- Gebundene Ausgabe: 104 Seiten
- Verlag: Image Comics; Auflage: 01 (9. September 2014)
- Sprache: Englisch
- ISBN-10: 1632151421
- ISBN-13: 978-1632151421
- Vom Hersteller empfohlenes Alter: 13 - 16 Jahre
- Größe und/oder Gewicht: 19,6 x 2,5 x 29 cm
- Durchschnittliche Kundenbewertung: Schreiben Sie die erste Bewertung
- Amazon Bestseller-Rang: Nr. 513.425 in Fremdsprachige Bücher (Siehe Top 100 in Fremdsprachige Bücher)
White Death (Englisch) Gebundene Ausgabe – 9. September 2014
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For four years, The Great War, World War One, raged across the planet. Millions were sent to their deaths in pointless battles. The Italian Front stretched along the borders of Italy and the Austro-Hungarian Empires, in treacherous mountain regions. In the last months of 1916, a private in the Italian Bersaglieri returns to his childhood home in the Trentino mountain range to find it no longer a place of adventure and wonder as it was in his youth, but a place of death and despair. Amongst the weapons of both armies, none is more feared than the White Death: thundering avalanches deliberately caused by cannon fire, which, like war itself, consume everything in their path... -- Dieser Text bezieht sich auf eine vergriffene oder nicht verfügbare Ausgabe dieses Titels.
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Much as I was looking forward to this, I found it kind of muddled and hard to engage with. To be sure, there are some haunting panels of faces locked in horror and pain. But the book suffers from a lack of story, lack of context, and frankly, a cast of characters who are very hard to distinguish from one another. Admittedly, one of the themes of the book is how malleable nationality was in northeastern Italy, where territory shifted back and forth between Italy and Austria every few decades. But this is a more fundamental case of artwork and storytelling not communicating well. This becomes literal in one section where the lettering is done in a script in order to represent a letter, and its so tiny and hard to read that I almost stopped reading the whole book at that point. I kept going until the end, mainly because every few pages there was a striking image, but by the end I didn't feel like I read a story or been presented a message beyond a kind of "war is hell" cliche.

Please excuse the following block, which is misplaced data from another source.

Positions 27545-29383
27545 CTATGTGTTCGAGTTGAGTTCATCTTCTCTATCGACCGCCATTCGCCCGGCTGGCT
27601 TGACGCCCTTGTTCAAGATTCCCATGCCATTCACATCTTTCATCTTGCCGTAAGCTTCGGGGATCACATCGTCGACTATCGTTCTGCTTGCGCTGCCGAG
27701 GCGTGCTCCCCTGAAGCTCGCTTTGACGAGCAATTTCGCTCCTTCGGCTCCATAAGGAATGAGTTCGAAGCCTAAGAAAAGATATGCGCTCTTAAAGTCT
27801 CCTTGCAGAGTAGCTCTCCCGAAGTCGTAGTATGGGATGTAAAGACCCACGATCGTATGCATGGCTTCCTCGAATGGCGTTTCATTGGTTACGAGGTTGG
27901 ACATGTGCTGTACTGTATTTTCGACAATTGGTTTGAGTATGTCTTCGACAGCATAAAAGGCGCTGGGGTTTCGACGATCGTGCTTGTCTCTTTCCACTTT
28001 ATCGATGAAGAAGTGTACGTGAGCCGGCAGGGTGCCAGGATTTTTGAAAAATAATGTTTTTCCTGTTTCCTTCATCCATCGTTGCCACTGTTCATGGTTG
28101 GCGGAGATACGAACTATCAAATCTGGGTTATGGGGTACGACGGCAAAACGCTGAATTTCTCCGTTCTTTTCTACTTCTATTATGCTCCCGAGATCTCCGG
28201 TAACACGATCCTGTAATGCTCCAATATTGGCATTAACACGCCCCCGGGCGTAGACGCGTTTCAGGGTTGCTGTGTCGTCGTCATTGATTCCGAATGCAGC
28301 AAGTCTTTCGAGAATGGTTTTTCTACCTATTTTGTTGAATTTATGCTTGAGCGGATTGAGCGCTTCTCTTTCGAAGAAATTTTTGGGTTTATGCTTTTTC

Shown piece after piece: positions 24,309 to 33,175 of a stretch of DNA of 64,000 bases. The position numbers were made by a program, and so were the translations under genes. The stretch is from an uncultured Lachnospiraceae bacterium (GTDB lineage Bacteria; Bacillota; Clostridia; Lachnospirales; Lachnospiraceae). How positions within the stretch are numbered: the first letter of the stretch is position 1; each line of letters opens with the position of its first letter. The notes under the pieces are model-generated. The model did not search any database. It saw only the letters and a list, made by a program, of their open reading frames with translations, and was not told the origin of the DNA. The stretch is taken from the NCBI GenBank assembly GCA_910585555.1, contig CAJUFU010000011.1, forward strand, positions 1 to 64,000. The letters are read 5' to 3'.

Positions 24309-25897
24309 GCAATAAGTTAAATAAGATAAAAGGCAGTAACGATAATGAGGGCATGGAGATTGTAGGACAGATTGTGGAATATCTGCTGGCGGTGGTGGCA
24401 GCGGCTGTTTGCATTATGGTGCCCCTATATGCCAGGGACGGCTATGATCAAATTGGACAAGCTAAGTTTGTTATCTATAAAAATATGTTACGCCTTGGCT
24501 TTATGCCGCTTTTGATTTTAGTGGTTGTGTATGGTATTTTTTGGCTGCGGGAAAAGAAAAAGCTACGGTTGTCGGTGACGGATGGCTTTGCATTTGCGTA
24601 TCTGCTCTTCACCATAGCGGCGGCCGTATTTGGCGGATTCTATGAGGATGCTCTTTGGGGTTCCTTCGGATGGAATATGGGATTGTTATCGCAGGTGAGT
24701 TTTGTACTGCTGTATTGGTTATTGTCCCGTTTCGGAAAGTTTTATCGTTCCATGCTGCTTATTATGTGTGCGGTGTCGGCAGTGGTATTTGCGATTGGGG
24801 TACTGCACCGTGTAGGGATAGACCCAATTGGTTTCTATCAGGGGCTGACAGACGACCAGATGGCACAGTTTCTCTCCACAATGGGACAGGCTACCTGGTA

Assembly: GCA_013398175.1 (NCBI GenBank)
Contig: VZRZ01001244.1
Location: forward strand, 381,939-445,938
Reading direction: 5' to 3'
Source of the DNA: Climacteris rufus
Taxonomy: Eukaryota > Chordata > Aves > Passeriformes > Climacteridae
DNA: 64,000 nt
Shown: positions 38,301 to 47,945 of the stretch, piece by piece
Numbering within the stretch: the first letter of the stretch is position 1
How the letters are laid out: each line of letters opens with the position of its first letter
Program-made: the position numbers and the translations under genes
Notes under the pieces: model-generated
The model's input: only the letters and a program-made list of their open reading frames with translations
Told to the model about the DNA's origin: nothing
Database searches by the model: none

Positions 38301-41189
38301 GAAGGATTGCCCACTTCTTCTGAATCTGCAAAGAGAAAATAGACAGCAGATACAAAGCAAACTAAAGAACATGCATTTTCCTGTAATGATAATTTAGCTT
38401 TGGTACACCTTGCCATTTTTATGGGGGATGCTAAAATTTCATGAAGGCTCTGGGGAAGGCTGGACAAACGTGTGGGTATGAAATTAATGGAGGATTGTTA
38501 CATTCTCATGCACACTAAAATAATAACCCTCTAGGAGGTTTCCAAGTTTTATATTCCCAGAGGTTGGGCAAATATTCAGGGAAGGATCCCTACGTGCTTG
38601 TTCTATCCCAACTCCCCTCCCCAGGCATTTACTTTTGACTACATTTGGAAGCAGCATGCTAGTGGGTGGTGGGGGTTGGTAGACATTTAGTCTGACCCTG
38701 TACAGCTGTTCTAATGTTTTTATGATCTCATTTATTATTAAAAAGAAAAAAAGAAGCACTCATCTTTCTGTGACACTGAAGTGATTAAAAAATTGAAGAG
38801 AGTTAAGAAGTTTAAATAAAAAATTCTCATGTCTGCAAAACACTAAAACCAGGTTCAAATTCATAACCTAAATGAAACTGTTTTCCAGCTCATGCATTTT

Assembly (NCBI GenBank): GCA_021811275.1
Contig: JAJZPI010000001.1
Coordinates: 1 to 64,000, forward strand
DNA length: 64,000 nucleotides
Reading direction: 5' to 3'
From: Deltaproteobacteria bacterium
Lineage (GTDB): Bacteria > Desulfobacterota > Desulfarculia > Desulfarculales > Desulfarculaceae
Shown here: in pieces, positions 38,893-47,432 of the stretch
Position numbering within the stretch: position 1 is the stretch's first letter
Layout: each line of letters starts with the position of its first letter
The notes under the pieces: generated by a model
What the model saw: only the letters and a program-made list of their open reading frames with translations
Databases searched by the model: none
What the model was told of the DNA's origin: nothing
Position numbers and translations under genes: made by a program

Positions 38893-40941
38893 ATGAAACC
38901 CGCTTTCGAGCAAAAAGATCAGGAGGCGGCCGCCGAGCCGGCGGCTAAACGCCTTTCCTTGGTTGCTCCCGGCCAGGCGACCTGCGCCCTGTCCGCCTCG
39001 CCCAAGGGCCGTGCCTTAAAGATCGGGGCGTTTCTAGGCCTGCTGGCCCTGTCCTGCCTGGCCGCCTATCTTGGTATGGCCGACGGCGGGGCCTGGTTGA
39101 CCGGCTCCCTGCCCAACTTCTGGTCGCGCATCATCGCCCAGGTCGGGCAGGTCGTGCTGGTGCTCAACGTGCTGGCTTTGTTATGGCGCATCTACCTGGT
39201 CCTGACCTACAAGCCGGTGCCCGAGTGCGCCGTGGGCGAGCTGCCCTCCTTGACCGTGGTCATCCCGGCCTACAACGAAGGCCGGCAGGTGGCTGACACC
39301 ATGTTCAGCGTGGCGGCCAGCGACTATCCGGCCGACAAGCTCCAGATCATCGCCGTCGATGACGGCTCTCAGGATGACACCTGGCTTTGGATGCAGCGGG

War fought on mountainsides. War fought in a Winter so cold the bodies of the dead were piled up to reinforce the trenches, the soldiers knowing the bodies would not begin to rot until the following Spring. War fought with bayonets and rifles and poison gas and, fiendishly, with avalanches. That was the White Death of the title.
The story was inspired by the recovery of two dead soldiers from the Alpine ice in 2013, almost a hundred years after they died. The soldiers bear the names of real soldiers who died there. Writer Robbie Morrison turned these materials into a vision of the sad, painful, ultimately pointless story of this small but hard-fought campaign.
Artist Charlie Adlard illustrated the story in an unusual style of chalk and charcoal on grey paper, achieving a very suitable look for the book, starting right from the arresting cover image of an Italian soldier wrapped in a muffler and wearing snow goggles, which is liable to be mistaken for a skull at first glance -- and possibly at second. For all we can tell, this is one of the frozen soldiers.
Indeed, the end of the story can be interpreted as showing that all of the characters who avoided being shot, stabbed, blown up or poisoned wound up dying the White Death.
There are some wonderful scenes here -- soldiers escaping their fears between the sheets with working women, a newly promoted officer expressing moral qualms about burying platoons in snow, the friendships between Italians and Austrians that are tested (or strengthened) by war, the hospital wards filled with soldiers who have lost limbs or lungs. One of the key characters is, by the story's end, guaranteed to inspire hatred. Many of the war scenes have been done before but they are done well and the avalanche angle is new to me.
The art, sketched in white, gray, and black, is suitably moody in its contrast of snow (and the death it portends) with the gray lives of soldiers who know they are doomed. I particularly like the haunted facial expressions of men who know they are facing their last moments alive, or who are watching friends die. The infamous thousand yard stare is rendered beautifully here.
I would give White Death 4 1/2 stars if I could.